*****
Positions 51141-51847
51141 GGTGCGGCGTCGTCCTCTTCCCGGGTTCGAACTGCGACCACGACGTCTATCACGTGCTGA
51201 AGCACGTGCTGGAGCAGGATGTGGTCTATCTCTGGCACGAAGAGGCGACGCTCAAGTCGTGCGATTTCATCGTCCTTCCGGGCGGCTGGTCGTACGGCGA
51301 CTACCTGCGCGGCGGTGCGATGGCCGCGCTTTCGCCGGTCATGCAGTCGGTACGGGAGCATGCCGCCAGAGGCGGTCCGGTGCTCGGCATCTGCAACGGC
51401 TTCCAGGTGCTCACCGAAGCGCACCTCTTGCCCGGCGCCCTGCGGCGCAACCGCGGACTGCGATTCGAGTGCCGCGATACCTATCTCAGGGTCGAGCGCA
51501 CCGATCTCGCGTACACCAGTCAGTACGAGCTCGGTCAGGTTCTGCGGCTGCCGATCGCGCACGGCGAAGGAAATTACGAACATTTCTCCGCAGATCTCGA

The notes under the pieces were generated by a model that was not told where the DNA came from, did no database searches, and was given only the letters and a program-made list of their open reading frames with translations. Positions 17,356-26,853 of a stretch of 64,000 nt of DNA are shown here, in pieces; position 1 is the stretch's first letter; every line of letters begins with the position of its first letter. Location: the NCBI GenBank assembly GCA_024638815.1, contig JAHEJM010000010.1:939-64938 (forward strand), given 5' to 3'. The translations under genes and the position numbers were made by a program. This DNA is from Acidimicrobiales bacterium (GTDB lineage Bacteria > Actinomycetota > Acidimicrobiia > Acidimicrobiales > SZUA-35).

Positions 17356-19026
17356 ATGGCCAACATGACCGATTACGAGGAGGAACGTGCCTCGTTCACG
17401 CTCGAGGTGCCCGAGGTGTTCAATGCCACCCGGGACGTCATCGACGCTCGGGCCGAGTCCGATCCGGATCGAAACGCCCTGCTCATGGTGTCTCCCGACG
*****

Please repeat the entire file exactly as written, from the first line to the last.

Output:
Positions 51141-51847
51141 GGTGCGGCGTCGTCCTCTTCCCGGGTTCGAACTGCGACCACGACGTCTATCACGTGCTGA
51201 AGCACGTGCTGGAGCAGGATGTGGTCTATCTCTGGCACGAAGAGGCGACGCTCAAGTCGTGCGATTTCATCGTCCTTCCGGGCGGCTGGTCGTACGGCGA
51301 CTACCTGCGCGGCGGTGCGATGGCCGCGCTTTCGCCGGTCATGCAGTCGGTACGGGAGCATGCCGCCAGAGGCGGTCCGGTGCTCGGCATCTGCAACGGC
51401 TTCCAGGTGCTCACCGAAGCGCACCTCTTGCCCGGCGCCCTGCGGCGCAACCGCGGACTGCGATTCGAGTGCCGCGATACCTATCTCAGGGTCGAGCGCA
51501 CCGATCTCGCGTACACCAGTCAGTACGAGCTCGGTCAGGTTCTGCGGCTGCCGATCGCGCACGGCGAAGGAAATTACGAACATTTCTCCGCAGATCTCGA

The notes under the pieces were generated by a model that was not told where the DNA came from, did no database searches, and was given only the letters and a program-made list of their open reading frames with translations. Positions 17,356-26,853 of a stretch of 64,000 nt of DNA are shown here, in pieces; position 1 is the stretch's first letter; every line of letters begins with the position of its first letter. Location: the NCBI GenBank assembly GCA_024638815.1, contig JAHEJM010000010.1:939-64938 (forward strand), given 5' to 3'. The translations under genes and the position numbers were made by a program. This DNA is from Acidimicrobiales bacterium (GTDB lineage Bacteria > Actinomycetota > Acidimicrobiia > Acidimicrobiales > SZUA-35).

Positions 17356-19026
17356 ATGGCCAACATGACCGATTACGAGGAGGAACGTGCCTCGTTCACG
17401 CTCGAGGTGCCCGAGGTGTTCAATGCCACCCGGGACGTCATCGACGCTCGGGCCGAGTCCGATCCGGATCGAAACGCCCTGCTCATGGTGTCTCCCGACG